National Poetry Day 2015 – “Light”


Today, Thursday 8th October, in the UK at least, it is National Poetry Day. This year, the theme is “Light”. So, I’ve been scouring some of my poetry books and have the following poems to offer you on this fine day by some even finer poets. To me, they all fit the theme, some more directly than others. If you have any to add, please give the title and poet in the comments and I’ll be happy to add them to the page. Hope you enjoy these poems and Happy National Poetry Day!

He Wishes For The Clothes Of Heaven by William Butler Yeats

Had I the heavens’ embroidered cloths,
Enwrought with golden and silver light,
The blue and the dim and the dark cloths
Of night and light and the half-light,
I would spread the cloths under your feet:
But I, being poor, have only my dreams;
I have spread my dreams under your feet;
Tread softly because you tread on my dreams.

The Sunlight On The Garden by Louis MacNeice

The sunlight on the garden
Hardens and grows cold,
We cannot cage the minute
Within its nets of gold,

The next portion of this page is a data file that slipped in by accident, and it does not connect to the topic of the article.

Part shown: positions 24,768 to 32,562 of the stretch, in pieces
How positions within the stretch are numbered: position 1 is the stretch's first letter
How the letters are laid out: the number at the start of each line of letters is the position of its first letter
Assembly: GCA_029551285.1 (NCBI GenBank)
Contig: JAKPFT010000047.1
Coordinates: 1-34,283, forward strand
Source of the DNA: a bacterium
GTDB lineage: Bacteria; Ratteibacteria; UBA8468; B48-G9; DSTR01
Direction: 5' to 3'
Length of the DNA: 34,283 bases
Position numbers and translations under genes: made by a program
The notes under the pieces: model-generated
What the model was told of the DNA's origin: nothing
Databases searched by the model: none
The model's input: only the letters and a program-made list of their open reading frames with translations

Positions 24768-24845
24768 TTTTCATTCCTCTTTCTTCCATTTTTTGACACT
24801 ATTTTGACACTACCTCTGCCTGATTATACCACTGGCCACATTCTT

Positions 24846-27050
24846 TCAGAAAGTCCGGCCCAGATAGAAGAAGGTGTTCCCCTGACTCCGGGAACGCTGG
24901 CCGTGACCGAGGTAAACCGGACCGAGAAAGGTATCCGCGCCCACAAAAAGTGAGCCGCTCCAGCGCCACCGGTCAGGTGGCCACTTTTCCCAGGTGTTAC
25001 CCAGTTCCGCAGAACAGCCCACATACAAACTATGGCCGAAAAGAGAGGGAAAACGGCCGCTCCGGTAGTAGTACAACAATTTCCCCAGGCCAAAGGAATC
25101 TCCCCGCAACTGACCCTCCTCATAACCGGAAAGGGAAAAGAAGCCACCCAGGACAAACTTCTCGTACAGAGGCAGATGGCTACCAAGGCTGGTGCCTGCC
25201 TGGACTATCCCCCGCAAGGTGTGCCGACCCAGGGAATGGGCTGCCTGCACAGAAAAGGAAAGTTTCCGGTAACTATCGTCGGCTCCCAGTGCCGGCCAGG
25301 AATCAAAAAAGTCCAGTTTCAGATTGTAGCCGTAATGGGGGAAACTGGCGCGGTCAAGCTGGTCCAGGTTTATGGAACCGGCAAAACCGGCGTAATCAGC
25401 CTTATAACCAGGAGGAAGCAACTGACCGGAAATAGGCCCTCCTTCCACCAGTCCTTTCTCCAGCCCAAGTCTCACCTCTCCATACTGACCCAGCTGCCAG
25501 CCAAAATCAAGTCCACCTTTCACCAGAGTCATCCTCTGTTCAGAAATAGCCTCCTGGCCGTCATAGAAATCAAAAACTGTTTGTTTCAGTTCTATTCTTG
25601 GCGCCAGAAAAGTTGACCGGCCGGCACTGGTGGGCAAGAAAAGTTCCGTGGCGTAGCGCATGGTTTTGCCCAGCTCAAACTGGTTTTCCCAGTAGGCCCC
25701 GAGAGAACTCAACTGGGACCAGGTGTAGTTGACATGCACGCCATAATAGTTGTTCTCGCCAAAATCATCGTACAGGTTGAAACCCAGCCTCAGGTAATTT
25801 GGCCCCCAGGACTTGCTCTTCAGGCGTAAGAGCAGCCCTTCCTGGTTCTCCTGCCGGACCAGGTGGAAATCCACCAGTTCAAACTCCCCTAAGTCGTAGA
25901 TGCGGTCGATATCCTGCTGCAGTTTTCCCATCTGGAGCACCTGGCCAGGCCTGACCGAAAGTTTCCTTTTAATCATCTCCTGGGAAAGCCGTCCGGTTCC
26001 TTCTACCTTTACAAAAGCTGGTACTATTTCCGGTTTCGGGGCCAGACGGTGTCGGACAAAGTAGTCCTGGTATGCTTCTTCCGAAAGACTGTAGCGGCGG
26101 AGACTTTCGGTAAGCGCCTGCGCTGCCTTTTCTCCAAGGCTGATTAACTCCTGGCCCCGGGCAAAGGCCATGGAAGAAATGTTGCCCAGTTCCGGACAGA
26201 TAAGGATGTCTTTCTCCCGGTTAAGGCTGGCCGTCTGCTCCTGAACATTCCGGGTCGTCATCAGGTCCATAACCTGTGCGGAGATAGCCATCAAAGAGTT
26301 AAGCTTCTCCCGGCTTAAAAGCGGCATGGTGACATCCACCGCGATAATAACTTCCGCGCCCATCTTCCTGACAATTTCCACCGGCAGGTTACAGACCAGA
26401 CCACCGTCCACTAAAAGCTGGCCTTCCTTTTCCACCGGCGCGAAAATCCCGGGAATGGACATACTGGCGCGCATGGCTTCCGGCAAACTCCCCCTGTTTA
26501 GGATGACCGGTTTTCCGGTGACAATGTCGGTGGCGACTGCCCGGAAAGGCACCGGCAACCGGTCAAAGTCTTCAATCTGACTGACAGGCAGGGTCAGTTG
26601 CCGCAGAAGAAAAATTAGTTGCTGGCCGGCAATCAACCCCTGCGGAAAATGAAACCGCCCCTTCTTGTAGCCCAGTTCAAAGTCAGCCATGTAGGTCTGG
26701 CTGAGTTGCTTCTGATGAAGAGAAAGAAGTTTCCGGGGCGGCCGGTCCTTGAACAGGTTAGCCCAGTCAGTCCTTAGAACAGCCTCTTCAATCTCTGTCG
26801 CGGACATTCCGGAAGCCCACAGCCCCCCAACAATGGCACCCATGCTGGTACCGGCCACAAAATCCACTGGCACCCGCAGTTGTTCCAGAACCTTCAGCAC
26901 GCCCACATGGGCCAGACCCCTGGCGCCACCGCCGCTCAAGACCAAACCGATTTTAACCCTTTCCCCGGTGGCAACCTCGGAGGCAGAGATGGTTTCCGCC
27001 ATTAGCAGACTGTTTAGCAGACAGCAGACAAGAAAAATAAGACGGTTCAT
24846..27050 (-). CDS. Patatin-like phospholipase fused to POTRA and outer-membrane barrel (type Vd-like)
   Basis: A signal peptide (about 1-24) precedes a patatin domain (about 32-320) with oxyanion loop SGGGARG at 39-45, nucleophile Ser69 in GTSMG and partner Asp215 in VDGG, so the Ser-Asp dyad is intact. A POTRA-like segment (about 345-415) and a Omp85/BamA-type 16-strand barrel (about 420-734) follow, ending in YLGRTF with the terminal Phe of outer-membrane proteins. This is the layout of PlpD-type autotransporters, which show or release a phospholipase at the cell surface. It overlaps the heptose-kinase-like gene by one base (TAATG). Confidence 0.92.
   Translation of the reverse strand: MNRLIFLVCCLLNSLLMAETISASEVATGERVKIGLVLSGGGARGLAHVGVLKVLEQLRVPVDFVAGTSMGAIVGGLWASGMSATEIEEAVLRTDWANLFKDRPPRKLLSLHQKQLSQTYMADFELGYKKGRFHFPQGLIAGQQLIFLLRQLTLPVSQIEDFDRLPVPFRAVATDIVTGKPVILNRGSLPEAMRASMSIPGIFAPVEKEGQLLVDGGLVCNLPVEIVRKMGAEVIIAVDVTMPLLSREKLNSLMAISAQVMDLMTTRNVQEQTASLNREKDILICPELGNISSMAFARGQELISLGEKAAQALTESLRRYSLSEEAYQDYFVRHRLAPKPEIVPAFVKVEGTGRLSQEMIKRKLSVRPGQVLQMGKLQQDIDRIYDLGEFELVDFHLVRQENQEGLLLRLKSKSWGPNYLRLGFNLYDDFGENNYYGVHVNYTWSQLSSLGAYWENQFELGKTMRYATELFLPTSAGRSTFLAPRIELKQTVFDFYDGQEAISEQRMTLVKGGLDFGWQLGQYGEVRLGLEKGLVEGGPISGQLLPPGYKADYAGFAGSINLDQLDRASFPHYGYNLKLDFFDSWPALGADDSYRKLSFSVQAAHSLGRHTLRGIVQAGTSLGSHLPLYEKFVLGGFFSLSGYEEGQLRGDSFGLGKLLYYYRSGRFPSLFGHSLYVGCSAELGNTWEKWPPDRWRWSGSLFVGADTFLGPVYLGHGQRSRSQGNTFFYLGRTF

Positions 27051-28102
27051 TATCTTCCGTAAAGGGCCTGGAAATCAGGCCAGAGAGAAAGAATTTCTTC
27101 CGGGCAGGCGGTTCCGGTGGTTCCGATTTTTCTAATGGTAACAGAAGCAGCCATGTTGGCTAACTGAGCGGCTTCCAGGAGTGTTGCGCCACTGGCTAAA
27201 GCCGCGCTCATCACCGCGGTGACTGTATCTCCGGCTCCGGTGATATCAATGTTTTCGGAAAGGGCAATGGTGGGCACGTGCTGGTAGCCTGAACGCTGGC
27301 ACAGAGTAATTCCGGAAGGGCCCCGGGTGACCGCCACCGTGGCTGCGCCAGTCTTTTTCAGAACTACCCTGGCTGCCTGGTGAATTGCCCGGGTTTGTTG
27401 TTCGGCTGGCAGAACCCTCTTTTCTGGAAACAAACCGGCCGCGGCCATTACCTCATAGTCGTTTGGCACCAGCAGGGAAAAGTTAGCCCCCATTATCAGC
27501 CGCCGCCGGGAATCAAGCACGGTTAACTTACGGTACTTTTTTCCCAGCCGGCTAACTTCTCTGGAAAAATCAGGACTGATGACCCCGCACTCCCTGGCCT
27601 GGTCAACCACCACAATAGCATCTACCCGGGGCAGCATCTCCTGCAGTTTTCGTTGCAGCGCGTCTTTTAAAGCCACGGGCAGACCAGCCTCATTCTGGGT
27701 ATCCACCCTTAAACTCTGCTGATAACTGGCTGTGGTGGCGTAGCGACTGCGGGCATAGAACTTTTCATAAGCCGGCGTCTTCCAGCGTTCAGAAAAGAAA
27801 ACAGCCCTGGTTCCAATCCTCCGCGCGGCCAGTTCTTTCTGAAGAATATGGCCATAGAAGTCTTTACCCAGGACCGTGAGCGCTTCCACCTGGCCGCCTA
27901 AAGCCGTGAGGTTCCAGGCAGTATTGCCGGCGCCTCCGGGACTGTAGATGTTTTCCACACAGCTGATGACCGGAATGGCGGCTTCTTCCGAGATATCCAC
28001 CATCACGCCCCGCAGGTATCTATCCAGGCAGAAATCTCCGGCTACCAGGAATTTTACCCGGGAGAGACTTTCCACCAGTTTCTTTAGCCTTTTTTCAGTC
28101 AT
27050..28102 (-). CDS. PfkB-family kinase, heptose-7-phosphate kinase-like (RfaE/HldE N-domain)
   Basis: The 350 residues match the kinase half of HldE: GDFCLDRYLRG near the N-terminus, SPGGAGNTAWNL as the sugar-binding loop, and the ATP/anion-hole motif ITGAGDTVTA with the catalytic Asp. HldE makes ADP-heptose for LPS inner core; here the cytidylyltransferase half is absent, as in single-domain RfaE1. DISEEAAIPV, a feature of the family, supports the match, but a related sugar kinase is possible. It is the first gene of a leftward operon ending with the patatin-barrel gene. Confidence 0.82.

When all is told
We cannot beg for pardon.

Our freedom as free lances
Advances towards its end;
The earth compels, upon it
Sonnets and birds descend;
And soon, my friend,
We shall have no time for dances.

The sky was good for flying
Defying the church bells
And every evil iron
Siren and what it tells:
The earth compels,
We are dying, Egypt, dying

And not expecting pardon,
Hardened in heart anew,
But glad to have sat under
Thunder and rain with you,
And grateful too
For sunlight on the garden.

Futility by Wilfred Owen

Move him into the sun –
Gently its touch awoke him once,
At home, whispering of fields unsown.
Always it woke him, even in France,
Until this morning and this snow.
If anything might rouse him now
The kind old sun will know.

Think how it wakes the seeds, –
Woke, once, the clays of a cold star.